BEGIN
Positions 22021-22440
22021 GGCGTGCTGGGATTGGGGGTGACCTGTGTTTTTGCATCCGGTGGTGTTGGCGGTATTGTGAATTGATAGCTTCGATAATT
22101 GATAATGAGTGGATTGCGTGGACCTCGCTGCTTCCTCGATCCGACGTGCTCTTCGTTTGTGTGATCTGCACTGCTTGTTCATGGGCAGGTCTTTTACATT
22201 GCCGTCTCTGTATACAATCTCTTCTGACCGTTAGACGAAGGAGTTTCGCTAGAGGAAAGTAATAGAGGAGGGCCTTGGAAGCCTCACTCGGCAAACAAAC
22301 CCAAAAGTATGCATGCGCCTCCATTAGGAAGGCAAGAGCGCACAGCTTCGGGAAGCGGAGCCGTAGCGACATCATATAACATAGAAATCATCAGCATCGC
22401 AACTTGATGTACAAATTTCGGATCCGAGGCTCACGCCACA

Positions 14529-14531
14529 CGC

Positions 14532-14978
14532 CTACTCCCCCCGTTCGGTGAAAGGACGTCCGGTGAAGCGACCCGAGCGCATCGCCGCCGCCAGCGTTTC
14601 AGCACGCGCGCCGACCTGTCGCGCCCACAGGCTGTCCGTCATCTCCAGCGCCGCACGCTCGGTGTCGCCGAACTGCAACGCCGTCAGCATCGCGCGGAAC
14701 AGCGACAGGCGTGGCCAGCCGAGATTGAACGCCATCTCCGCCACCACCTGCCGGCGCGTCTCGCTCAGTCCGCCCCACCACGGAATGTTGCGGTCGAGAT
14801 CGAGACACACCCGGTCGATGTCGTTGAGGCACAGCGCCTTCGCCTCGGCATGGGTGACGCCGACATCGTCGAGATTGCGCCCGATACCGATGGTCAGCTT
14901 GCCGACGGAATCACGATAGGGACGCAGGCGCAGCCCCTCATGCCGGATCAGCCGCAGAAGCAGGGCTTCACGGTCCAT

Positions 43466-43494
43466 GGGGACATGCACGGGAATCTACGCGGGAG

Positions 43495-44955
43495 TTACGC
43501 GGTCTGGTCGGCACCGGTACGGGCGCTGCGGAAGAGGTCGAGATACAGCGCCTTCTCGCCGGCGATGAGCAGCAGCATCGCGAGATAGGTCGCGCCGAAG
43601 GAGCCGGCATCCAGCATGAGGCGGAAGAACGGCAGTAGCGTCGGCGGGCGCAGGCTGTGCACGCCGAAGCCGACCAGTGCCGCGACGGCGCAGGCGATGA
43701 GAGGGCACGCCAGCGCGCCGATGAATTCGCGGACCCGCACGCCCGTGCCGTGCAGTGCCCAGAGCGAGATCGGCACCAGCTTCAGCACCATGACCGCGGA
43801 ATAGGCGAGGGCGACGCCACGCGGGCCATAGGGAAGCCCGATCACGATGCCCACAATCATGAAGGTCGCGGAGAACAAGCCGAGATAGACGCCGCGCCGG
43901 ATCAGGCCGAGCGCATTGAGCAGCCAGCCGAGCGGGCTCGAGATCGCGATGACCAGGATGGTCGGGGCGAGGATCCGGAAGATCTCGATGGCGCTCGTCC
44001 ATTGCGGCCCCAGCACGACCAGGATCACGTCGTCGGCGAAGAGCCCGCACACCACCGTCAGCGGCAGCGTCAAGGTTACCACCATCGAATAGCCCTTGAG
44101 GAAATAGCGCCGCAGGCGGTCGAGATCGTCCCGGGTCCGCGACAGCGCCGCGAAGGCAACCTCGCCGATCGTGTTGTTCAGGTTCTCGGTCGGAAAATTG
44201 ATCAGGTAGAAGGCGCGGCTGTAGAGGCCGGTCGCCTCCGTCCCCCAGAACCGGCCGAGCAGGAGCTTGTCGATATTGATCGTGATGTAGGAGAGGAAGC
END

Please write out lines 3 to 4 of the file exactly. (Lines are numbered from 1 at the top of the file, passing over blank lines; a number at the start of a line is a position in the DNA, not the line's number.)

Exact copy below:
22101 GATAATGAGTGGATTGCGTGGACCTCGCTGCTTCCTCGATCCGACGTGCTCTTCGTTTGTGTGATCTGCACTGCTTGTTCATGGGCAGGTCTTTTACATT
22201 GCCGTCTCTGTATACAATCTCTTCTGACCGTTAGACGAAGGAGTTTCGCTAGAGGAAAGTAATAGAGGAGGGCCTTGGAAGCCTCACTCGGCAAACAAAC